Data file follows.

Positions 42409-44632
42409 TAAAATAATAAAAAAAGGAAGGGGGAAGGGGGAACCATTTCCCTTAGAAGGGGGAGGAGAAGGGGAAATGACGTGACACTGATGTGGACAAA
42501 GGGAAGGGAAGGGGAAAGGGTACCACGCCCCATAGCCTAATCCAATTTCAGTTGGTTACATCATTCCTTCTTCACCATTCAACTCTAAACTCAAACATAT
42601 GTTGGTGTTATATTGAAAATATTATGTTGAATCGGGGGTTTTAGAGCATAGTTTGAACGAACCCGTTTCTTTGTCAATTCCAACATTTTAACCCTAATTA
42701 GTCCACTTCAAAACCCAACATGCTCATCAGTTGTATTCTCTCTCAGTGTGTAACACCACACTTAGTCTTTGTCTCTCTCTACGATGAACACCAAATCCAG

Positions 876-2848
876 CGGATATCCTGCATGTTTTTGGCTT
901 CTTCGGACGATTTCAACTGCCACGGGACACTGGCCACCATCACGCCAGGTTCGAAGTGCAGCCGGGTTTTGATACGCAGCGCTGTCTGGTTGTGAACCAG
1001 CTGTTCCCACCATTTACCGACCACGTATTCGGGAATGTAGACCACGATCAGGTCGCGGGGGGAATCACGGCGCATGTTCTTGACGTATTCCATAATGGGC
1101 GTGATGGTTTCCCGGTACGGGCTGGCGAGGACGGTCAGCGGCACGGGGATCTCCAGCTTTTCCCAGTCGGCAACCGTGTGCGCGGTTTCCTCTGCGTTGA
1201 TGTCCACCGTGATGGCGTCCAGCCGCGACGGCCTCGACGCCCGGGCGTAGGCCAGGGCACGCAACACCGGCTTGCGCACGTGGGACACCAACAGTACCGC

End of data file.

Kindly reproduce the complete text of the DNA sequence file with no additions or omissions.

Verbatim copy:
Positions 42409-44632
42409 TAAAATAATAAAAAAAGGAAGGGGGAAGGGGGAACCATTTCCCTTAGAAGGGGGAGGAGAAGGGGAAATGACGTGACACTGATGTGGACAAA
42501 GGGAAGGGAAGGGGAAAGGGTACCACGCCCCATAGCCTAATCCAATTTCAGTTGGTTACATCATTCCTTCTTCACCATTCAACTCTAAACTCAAACATAT
42601 GTTGGTGTTATATTGAAAATATTATGTTGAATCGGGGGTTTTAGAGCATAGTTTGAACGAACCCGTTTCTTTGTCAATTCCAACATTTTAACCCTAATTA
42701 GTCCACTTCAAAACCCAACATGCTCATCAGTTGTATTCTCTCTCAGTGTGTAACACCACACTTAGTCTTTGTCTCTCTCTACGATGAACACCAAATCCAG

Positions 876-2848
876 CGGATATCCTGCATGTTTTTGGCTT
901 CTTCGGACGATTTCAACTGCCACGGGACACTGGCCACCATCACGCCAGGTTCGAAGTGCAGCCGGGTTTTGATACGCAGCGCTGTCTGGTTGTGAACCAG
1001 CTGTTCCCACCATTTACCGACCACGTATTCGGGAATGTAGACCACGATCAGGTCGCGGGGGGAATCACGGCGCATGTTCTTGACGTATTCCATAATGGGC
1101 GTGATGGTTTCCCGGTACGGGCTGGCGAGGACGGTCAGCGGCACGGGGATCTCCAGCTTTTCCCAGTCGGCAACCGTGTGCGCGGTTTCCTCTGCGTTGA
1201 TGTCCACCGTGATGGCGTCCAGCCGCGACGGCCTCGACGCCCGGGCGTAGGCCAGGGCACGCAACACCGGCTTGCGCACGTGGGACACCAACAGTACCGC